Republican News · Thursday 5 October 1999

[An Phoblacht]

American Aid will fuel Colombia's problems

Colombia was back in the news last month due to the visit of U.S. president Bill Clinton to the Latin American country.

He was there to promote Plan Colombia, which consists of $1.4 million of military aid. At the same time, revelations of the ordeal of rural communities there, who suffer the brutality of the paramilitary groups, supported by the Colombian army, emerged through the testimony of Father Brendan Forde.

Father Forde had witnessed and denounced the massacre in La Unión in Colombia.

Father Alberto Franco worked in the Urabá region and has a wide experience of the problems faced by ordinary Colombians. During his visit to Ireland, Alberto Franco met government officials to brief them about Colombia, fears in relation to Plan Colombia and the situation faced by communities in that country.

Alberto Franco divides his time between working in a marginalized area of Bogotá, with about 100,000 inhabitants, and rural communities in zones of conflict. In Bogotá, Alberto had constant contact with young drug addicts, who cannot afford cocaine, and so are dependent on a drug called `pegante' (glue).

Colombia is a very rich country in natural resources and in renewable and non-renewable resources. It's on the rich corner of South America, between the Pacific and Atlantic Coasts. The country has a population of 42 million, most of whom work very hard to earn a living in very difficult economic situations.

About 60% of the population live in poverty, with 10 million of them living in absolute poverty. As is the stereotype in South America, we find the contrast of a very rich country with very poor inhabitants. At the moment there are two million people displaced by political violence, without taking into account those displaced by the social and economic violence. It is the country with the second largest number of internal displacement in the world.

When talking about displacement caused by social and economic factors, it is necessary to take into account a phenomenon, which is not only taking place in Colombia but also in other big cities of the `developing' world. This factor has been euphemistically termed as `social cleansing'. Social cleansing means the assassination of sex-workers, drug addicts, petty criminals, homeless people, and others in similarly distraught circumstances, with the complicity of the State.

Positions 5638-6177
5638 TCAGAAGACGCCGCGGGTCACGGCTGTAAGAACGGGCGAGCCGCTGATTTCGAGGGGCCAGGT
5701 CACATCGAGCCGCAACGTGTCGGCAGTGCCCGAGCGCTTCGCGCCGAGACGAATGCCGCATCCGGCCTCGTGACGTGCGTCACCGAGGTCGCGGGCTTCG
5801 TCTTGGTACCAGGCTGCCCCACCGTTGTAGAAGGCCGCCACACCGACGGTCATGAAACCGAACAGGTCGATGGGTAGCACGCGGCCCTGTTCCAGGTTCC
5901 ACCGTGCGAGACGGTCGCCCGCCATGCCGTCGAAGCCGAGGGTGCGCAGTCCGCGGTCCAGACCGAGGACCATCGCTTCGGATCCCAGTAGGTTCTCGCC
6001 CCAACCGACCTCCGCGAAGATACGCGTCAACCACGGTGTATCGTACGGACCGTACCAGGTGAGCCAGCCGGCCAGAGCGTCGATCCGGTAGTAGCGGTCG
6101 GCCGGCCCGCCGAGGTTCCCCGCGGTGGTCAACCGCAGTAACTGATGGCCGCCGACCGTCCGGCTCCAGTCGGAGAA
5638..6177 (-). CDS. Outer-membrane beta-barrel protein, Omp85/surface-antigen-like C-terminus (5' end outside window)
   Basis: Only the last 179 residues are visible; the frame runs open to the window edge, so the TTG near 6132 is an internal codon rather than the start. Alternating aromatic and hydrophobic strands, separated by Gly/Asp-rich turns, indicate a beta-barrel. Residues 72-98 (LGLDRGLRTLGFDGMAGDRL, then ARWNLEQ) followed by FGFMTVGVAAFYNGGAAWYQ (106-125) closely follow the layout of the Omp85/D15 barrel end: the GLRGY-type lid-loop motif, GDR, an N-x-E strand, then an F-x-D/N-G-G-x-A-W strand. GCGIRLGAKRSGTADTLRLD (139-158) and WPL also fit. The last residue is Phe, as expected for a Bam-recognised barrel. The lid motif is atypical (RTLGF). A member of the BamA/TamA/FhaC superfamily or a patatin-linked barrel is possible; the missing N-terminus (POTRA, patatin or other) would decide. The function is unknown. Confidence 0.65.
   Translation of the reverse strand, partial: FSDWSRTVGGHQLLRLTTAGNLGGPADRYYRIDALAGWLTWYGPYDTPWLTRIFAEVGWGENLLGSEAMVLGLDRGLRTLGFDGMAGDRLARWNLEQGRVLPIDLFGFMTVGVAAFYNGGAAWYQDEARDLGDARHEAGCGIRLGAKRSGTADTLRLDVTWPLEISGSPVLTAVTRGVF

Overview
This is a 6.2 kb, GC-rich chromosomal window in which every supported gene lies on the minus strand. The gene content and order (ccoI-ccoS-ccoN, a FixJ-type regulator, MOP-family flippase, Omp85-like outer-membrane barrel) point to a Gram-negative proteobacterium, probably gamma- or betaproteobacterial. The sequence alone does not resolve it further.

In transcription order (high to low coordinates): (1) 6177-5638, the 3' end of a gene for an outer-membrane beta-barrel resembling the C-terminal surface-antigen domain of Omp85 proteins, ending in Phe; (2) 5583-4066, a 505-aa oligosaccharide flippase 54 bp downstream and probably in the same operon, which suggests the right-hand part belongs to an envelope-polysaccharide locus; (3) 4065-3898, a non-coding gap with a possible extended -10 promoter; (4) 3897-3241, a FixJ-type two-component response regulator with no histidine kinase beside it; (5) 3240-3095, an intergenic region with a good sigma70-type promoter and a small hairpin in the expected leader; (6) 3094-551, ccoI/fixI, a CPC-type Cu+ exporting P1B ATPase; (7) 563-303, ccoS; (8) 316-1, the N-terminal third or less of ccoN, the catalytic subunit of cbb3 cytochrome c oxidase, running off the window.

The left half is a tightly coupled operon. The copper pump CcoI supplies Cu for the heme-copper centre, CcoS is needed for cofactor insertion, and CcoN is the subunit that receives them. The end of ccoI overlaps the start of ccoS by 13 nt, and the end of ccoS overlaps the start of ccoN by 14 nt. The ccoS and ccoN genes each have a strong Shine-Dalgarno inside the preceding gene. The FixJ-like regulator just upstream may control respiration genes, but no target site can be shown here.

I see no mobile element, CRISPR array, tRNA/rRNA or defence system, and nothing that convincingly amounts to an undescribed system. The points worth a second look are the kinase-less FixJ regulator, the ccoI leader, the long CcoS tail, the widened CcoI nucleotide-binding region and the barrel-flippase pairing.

In order to understand Colombian reality it is important to understand that there is a history of violent conflict in the country. There are two active guerrilla groups in Colombia, the Colombian Revolutionary Armed Forces (FARC) and the National Liberation Army (ENL). The state has taken advantage of the situation of political turmoil to repress any sort of social protest from any legal organisation.

Alberto Franco explained that there is a misconception in relation to the effects of the Plan Colombia, which is being presented as an anti-drugs strategy in Colombia. ``The good businessmen that they are, the U.S. forgot one of the most important business principles'', says Fr Franco.''This is that if there is demand for a product, there will always be production and if the production is illegal it will be a better business. Another question is that if the US is so worried about the damage done by drugs, why don't they invest a similar amount of money in treating drug addicts or finding a solution for the consumption of drugs in North America?''